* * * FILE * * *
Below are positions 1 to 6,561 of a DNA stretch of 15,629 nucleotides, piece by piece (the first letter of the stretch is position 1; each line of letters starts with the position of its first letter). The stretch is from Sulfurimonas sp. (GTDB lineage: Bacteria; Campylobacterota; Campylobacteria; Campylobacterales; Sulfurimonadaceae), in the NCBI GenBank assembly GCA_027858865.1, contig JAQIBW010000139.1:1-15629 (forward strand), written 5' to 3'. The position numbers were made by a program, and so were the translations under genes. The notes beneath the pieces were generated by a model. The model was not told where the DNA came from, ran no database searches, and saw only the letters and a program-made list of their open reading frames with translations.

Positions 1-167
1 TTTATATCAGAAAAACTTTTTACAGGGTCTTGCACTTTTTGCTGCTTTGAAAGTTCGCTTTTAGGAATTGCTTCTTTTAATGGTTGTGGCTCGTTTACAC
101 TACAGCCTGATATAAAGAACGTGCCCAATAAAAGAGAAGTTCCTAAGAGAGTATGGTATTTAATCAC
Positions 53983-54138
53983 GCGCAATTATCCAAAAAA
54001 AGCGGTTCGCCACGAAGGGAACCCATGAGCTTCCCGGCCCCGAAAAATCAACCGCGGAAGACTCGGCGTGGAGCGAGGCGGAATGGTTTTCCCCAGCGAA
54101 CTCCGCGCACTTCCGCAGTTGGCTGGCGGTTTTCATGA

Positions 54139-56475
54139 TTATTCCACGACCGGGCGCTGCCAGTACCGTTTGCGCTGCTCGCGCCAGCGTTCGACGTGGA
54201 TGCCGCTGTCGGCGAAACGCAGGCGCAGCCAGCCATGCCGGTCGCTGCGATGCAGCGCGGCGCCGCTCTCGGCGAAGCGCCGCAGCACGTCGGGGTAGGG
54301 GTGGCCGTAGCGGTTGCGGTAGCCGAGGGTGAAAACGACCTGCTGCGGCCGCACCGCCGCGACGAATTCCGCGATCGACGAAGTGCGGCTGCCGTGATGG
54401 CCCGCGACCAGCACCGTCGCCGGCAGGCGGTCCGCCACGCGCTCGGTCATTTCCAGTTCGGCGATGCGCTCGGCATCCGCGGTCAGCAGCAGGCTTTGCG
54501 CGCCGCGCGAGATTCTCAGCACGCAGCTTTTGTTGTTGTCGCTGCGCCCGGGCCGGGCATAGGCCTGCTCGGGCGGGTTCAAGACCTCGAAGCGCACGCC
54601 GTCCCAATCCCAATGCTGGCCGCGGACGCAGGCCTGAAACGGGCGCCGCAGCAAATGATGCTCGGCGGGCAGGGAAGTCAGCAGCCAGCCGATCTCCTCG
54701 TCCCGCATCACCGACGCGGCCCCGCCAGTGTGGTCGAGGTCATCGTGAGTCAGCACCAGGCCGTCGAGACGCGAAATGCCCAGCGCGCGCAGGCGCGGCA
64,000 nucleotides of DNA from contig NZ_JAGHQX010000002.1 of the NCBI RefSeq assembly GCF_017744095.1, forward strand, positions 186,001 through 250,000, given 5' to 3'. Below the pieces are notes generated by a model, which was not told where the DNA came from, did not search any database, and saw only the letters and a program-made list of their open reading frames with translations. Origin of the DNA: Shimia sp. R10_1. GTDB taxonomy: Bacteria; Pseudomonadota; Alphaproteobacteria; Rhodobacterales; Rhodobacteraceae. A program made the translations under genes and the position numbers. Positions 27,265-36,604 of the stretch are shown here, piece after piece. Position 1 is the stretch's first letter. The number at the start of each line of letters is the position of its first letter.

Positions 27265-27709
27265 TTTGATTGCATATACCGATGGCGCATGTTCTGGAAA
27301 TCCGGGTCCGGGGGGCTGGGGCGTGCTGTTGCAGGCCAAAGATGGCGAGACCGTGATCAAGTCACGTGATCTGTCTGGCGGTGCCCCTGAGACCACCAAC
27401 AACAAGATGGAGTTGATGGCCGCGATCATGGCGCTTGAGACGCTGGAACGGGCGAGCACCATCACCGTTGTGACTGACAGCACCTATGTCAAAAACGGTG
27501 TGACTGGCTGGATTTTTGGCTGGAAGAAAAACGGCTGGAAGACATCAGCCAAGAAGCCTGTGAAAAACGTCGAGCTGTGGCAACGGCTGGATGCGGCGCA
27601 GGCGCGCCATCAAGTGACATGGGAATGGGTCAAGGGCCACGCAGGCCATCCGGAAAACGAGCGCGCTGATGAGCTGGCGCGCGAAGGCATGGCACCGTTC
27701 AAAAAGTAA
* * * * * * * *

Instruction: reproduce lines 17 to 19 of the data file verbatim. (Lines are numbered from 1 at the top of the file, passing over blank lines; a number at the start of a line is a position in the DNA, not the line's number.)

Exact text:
64,000 nucleotides of DNA from contig NZ_JAGHQX010000002.1 of the NCBI RefSeq assembly GCF_017744095.1, forward strand, positions 186,001 through 250,000, given 5' to 3'. Below the pieces are notes generated by a model, which was not told where the DNA came from, did not search any database, and saw only the letters and a program-made list of their open reading frames with translations. Origin of the DNA: Shimia sp. R10_1. GTDB taxonomy: Bacteria; Pseudomonadota; Alphaproteobacteria; Rhodobacterales; Rhodobacteraceae. A program made the translations under genes and the position numbers. Positions 27,265-36,604 of the stretch are shown here, piece after piece. Position 1 is the stretch's first letter. The number at the start of each line of letters is the position of its first letter.

Positions 27265-27709
27265 TTTGATTGCATATACCGATGGCGCATGTTCTGGAAA